Fri | Apr 19, 2024

Tamara Belinfanti | Valentine’s Day meditation on life and lyrics of Bob Marley

Published:Sunday | February 18, 2024 | 12:10 AM
This image released by Paramount Pictures shows Kingsley Ben-Adir in ‘Bob Marley: One Love’.
This image released by Paramount Pictures shows Kingsley Ben-Adir in ‘Bob Marley: One Love’.
Tamara Belinfanti
Tamara Belinfanti

On February 14, the musical biopic Bob Marley: One Love, was released in the United States. The film, which premièred last month at Carib 5 Cinemas in Kingston, is billed as a tribute to Marley’s legacy and “the journey behind his music”.

I grew up with Bob’s songs and his memory all around. My father was a resident on duty in the emergency room at the University Hospital, on December 3, 1976, the night of the attempted assassination, and he was one of the doctors who attended to Bob and his manager, Don Taylor, when the ambulance brought them in. From that night, a casual friendship developed between them and, on one occasion while Bob was staying in the Bahamas (where my father was from), my parents met up with him and his manager.

I am told that Bob made several attempts to pick me up and play with me, but I would have none of it. I was not quite two at the time and do not remember this, but what I do remember is how Bob’s music remained a presence in our house, sending positive vibrations all around. I can still feel and smell the burlap-covered Rastaman Vibration LP, which sat on my family’s whatnot, in between the likes of Al Green and Roberta Flack. While these other album covers were sleek and flashy and foreign, the Rastaman Vibration cover felt authentic, it felt raw, it felt like home. This is my hope for this new biopic, yet I wonder whether it will live up to the substance of its promise.


Part of my hesitation is that there are no Jamaican actors in a lead role or in a director’s seat, which leads to multiple complications, or, as Bob would say, there are so many things to say right now, but I will refrain. On the other hand, I am optimistic because several Jamaican artistes and actors are involved in the film, Ziggy and Cedella Marley, as well as Tuff Gong, are among the producers, and veteran broadcaster Fae Ellington was the dialect coach, so one would hope that the film captures the essence of Marley. From his humility to his lyricism, to his rude boy ways, his pride of place, his cosmology, his understanding of the nature of humanity, his interrogation of the oppressive tendencies of systems and their related isms and schisms, and his world view of love. Thus, I am going to lean into the one love vibe and, in the spirit of this Valentine’s Day week, share five attributes that I love about Bob.

First, Bob’s songs read like a book, starting with his first big hit Simmer Down (opening chapter, if you will), which deals with the reality of warring political factions in Kingston and calls for an end to the violence, and closing with Redemption Song (his last song released in June 1980, eleven months before his death), which paints a future vision of what it takes to “move forward in this generation, triumphantly”. In-between, you get the rebel, the revolutionary, the romancer.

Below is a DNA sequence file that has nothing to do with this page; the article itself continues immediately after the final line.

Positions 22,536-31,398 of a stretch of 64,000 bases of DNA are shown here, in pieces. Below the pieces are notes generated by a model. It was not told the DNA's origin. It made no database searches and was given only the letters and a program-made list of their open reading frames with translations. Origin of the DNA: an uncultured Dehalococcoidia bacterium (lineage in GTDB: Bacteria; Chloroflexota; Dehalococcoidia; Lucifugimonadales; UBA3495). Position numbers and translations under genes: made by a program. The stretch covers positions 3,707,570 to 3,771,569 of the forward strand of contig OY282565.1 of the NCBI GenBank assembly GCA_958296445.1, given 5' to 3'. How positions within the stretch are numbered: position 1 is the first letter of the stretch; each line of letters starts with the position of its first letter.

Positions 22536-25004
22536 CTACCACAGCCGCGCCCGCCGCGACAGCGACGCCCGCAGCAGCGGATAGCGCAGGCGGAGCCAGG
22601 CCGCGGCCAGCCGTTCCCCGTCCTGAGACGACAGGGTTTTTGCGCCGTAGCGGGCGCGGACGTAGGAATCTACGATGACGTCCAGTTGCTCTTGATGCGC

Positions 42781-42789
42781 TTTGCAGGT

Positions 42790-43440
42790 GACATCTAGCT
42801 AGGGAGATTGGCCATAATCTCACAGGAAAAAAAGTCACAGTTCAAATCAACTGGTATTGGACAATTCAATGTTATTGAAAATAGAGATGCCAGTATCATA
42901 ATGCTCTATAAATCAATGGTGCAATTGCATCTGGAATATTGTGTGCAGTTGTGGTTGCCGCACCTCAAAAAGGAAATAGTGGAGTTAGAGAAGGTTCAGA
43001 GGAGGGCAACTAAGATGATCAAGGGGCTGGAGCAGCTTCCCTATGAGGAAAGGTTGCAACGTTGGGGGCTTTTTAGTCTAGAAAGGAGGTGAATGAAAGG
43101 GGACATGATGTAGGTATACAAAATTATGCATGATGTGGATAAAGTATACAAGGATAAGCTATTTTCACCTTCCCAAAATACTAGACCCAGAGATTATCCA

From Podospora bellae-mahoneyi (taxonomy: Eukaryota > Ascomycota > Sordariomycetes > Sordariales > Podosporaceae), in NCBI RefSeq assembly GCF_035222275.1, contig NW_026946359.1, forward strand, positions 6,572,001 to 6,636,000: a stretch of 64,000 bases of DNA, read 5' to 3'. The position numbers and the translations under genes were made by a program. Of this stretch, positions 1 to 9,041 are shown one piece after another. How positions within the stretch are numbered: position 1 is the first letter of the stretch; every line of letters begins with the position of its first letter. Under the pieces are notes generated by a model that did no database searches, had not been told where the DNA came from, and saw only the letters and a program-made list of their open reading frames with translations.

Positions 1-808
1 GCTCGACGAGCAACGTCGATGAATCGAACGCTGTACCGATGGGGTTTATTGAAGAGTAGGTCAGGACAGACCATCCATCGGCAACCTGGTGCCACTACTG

Second, Bob had a way with words. He created his own lexicon and semantic field, drawn heavily from his Rastafarian beliefs, which subverted, disrupted, and reimagined inherited hierarchies and assumptions. In Bob’s songs and interviews, words sit opposite, stand in contrast, get turned on their heads, become transposed, transmuted, reinterpreted, which invites new insights, meaning, and a firing of the collective imagination for those who hear them. Bob could paint a scene, conjure an image, impart a small drop of wisdom, like no other. For example, in Bob’s lyrical landscape, “oppressors” become “downpressors”, and aphoristic statements, such as “playing smart and not being clever” or “dem belly full but dem hungry”, invite contemplation and succinctly capture universal truths.

Third, Bob provided, and continues to provide, an underlying rhythm to my world. I do rock so and dip so; I do play I some music; I am quick to spot a “bad card” situation; and yes, living in New York, I constantly think about notions of concrete jungles and wonder how to avoid the rat race.

Fourth, Bob was never just an “I”; most times he was an “I-Man” or an “I and I,” a constant indicator, reminder, signal of his knowing that he was a vessel of a larger universal message and that universal message lived within him.

Finally, Bob defaulted to one universal message – through the struggles, through the roadblocks, through the winepress – this was the message of one love.

So yes, despite my hesitations, it is fitting that this biopic was released to the wider world on Valentine’s Day, because, at base, Bob was about love.

Relatedly, in terms of a Top 5 Bob Marley Valentine’s Day playlist? One would have to play, Could You Be Loved, No Woman No Cry, Turn Your Lights Down Low, Stir It Up, and of course … One Love.

Bob shifted the gaze, expanded the heart, and dreamed forward a future.

Tamara Belinfanti is a Jamaican writer and professor of law at New York Law School. Find her at Send feedback to